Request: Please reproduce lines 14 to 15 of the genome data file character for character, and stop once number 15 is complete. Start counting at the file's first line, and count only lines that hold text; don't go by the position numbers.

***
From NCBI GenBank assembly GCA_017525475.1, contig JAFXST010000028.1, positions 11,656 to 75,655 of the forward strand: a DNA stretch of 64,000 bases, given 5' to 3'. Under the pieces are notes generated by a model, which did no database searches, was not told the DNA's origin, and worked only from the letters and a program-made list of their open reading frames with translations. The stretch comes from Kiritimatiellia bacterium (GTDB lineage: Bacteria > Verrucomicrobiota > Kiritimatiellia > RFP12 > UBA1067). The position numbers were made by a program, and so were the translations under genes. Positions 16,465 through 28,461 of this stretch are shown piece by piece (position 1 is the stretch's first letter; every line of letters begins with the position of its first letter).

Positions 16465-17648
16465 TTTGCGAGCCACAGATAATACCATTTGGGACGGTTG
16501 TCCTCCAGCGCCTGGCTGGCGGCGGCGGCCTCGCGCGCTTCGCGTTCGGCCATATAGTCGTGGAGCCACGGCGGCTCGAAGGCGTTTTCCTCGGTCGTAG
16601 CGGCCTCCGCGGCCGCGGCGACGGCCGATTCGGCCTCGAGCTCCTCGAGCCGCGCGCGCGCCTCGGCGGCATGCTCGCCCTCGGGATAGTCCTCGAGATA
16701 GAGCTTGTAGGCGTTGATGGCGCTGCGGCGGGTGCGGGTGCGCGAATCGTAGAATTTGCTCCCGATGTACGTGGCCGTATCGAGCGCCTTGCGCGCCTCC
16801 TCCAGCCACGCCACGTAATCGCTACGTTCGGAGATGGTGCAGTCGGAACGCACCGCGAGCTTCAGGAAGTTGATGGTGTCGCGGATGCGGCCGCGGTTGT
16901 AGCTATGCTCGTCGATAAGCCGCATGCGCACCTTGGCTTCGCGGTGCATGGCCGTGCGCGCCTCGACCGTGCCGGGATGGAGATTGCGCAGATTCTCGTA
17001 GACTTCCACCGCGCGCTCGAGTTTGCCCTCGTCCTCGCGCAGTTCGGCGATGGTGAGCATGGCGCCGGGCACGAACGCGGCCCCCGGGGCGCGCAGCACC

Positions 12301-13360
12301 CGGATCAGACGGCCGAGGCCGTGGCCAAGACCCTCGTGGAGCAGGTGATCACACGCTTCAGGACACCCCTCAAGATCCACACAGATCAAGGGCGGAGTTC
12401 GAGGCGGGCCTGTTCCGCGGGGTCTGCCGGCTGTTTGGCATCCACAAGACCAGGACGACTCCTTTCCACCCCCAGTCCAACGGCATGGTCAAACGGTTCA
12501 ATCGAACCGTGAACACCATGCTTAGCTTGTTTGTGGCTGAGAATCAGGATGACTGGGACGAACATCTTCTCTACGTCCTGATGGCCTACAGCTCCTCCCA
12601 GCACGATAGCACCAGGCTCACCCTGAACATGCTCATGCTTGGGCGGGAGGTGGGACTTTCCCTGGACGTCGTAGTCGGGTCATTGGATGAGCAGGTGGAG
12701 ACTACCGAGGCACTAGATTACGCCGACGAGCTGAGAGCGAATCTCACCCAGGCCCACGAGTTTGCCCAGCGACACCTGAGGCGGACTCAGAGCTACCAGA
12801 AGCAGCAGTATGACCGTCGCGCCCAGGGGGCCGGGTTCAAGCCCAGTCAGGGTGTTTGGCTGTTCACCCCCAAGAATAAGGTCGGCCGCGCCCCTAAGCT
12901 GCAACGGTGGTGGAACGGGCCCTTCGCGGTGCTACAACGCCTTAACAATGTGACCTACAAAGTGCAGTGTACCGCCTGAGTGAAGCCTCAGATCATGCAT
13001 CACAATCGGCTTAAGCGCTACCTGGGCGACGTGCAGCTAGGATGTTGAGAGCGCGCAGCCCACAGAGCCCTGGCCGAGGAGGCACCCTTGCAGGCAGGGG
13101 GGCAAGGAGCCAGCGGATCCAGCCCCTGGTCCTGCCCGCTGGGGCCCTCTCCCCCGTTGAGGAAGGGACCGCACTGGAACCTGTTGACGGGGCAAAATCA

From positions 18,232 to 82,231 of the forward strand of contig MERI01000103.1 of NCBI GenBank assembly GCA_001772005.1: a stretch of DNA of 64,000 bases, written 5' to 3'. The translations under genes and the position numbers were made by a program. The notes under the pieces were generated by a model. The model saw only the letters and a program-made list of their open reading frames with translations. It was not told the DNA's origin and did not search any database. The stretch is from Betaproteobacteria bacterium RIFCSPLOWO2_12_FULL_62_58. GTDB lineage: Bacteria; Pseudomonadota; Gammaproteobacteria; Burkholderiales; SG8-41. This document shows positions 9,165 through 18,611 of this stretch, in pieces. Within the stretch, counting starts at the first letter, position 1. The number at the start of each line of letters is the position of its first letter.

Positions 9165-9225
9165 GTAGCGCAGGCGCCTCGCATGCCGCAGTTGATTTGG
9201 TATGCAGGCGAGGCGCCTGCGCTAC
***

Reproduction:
12601 GCACGATAGCACCAGGCTCACCCTGAACATGCTCATGCTTGGGCGGGAGGTGGGACTTTCCCTGGACGTCGTAGTCGGGTCATTGGATGAGCAGGTGGAG
12701 ACTACCGAGGCACTAGATTACGCCGACGAGCTGAGAGCGAATCTCACCCAGGCCCACGAGTTTGCCCAGCGACACCTGAGGCGGACTCAGAGCTACCAGA